In John’s Gospel we heard this morning that, “the sheep hear [the] voice [of their shepherd], and He calls His own sheep by name and leads them out [of the sheep pen]. When He has brought out all His own, He goes before them, and the sheep follow Him, for they know His voice.”[5] Psalm 23 talks of being led by the Shepherd, of being made to lay down and take rest, of having the Shepherd with you in dangerous places like the valley of the shadow of death. With Jesus there with you, you truly are free to want for nothing. Even in the face of death you need not fear for Jesus went on ahead of His sheep, He has gone on ahead of you. In fact at the cross, in His crucifixion, in His innocent sufferings and death Jesus broke the trap that the World sets for you. Stretched out upon the wood of the cross Jesus defeated the World.

On that mountain of Golgotha Jesus swallowed up in His very body every sin that the World entices you to commit, He nailed there every sin you fell prey to, every sin you willfully committed out of envy, out of covetousness out of sinful want. He took it all upon Himself and in His death all that sin, died too. It stayed dead. The World lay defeated. And on that first Easter morning these things remained dead and buried in the tomb even as Jesus, the Lord of Life, your Good Shepherd walked out of that same tomb alive, resurrected from the grave. And now you a sheep of His sheep fold, a lamb of His own flock, a sinner of His own redeeming are being led out of the World into the Kingdom of God, the Kingdom of Jesus’ heavenly Father. So “Were they to take our house, goods, honour, child, or spouse, though life be wrenched away, they cannot win the day. The Kingdom's ours forever.” Jesus your Good Shepherd has prepared a table for you, where friend and foes in forgiveness can come and eat together; He anoints your head with oil; He makes your cup overflow.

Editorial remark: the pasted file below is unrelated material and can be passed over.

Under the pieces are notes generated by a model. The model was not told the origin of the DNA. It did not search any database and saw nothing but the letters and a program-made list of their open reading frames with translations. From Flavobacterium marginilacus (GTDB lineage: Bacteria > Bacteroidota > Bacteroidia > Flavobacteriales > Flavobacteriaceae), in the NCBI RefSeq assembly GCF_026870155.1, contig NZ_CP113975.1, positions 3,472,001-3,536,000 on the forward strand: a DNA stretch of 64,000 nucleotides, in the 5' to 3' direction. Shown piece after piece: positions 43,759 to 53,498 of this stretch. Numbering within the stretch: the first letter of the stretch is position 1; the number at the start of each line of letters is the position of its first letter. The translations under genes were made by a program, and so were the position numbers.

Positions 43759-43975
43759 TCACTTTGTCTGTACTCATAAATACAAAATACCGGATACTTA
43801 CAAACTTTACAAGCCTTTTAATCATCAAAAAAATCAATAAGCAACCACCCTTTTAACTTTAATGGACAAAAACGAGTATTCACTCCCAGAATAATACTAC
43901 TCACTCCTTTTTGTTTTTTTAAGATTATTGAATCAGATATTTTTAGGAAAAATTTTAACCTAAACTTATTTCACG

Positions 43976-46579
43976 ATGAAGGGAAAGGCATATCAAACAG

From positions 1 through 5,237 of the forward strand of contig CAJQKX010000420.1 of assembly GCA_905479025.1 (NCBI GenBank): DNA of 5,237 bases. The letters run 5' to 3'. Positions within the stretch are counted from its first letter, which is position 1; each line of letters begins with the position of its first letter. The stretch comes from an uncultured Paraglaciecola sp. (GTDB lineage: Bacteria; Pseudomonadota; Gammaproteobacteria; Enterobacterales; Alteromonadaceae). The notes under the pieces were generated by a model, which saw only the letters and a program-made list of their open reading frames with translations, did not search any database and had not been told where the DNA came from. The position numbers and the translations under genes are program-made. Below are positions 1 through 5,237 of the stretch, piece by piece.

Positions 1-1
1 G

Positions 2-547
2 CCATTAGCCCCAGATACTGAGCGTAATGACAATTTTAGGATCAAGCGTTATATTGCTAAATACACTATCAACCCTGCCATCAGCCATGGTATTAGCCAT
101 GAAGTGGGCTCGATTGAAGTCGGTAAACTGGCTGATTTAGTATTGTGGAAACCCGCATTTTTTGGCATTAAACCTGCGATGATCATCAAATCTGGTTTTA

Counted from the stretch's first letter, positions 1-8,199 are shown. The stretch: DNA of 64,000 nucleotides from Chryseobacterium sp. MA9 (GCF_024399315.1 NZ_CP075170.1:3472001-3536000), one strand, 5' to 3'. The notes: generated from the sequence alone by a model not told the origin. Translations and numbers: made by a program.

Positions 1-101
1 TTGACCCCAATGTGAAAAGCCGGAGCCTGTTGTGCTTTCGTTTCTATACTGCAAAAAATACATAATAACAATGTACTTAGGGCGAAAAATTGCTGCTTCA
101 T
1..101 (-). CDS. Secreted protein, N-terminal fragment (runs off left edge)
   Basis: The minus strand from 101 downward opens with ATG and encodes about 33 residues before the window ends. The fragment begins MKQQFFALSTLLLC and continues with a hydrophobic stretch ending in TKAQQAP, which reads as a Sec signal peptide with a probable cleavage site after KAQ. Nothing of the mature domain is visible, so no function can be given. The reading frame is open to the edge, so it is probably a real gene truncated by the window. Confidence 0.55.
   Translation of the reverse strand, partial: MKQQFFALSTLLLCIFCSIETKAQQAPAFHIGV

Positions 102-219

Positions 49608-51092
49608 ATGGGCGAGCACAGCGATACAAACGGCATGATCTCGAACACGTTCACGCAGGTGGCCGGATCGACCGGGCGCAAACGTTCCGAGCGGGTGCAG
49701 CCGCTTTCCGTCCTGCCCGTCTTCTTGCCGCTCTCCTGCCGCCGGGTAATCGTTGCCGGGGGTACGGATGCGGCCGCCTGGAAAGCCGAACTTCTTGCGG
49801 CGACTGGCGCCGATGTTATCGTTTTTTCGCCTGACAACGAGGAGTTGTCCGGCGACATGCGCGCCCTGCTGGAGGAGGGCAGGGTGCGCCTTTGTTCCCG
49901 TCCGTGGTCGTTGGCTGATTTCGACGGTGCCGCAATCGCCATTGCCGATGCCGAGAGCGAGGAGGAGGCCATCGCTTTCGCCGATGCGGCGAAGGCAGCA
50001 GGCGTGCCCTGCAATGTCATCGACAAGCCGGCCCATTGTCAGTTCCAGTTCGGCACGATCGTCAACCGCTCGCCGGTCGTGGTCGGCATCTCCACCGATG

And as you look back through your life, from your baptism to this day, as you look ahead to the life which is to come, you can say with King David and the words of Psalm 23: “Surely goodness and mercy shall follow me all the days of my life, and I shall dwell in the house of the LORD forever.” Yes it is Jesus, your Good Shepherd, who is Goodness and Mercy who has followed you all the days of your life. He is behind you, beside you, leading ahead of you, bringing you, with His rod and His staff comforting you, all the way to His Father’s house, shepherding you to your eternal life. To your heavenly home, were you free from sinning will truly and completely want for nothing.

Today if you are mired in the sin of coveting, of wanting what is not yours to want, if you chronically put the stuff of this life, the stuff of the World above Jesus, if you’ve trusted in the voice of strangers, if you’ve gone after the World – there is forgiveness for you. Ask your Good Shepherd for His forgiveness and it is yours. Put your trust in Him, listen to His voice. Amen.    

Let us pray:

Lord have mercy on us, Christ have mercy on us, Lord have mercy on us, “take our minds and think through them, take our lips and speak through them, take our hearts and set them on fire; for the sake of our Lord and Saviour Jesus Christ, Amen.


[1] “A Mighty Fortress is Our God,” Lutheran Service Book,Concordia Publishing House, 2006. Hymn # 657.
[2] Luke 12:13-15
[3] Hebrews 13:7-9
[4] John 16:33
[5] John 10:3-4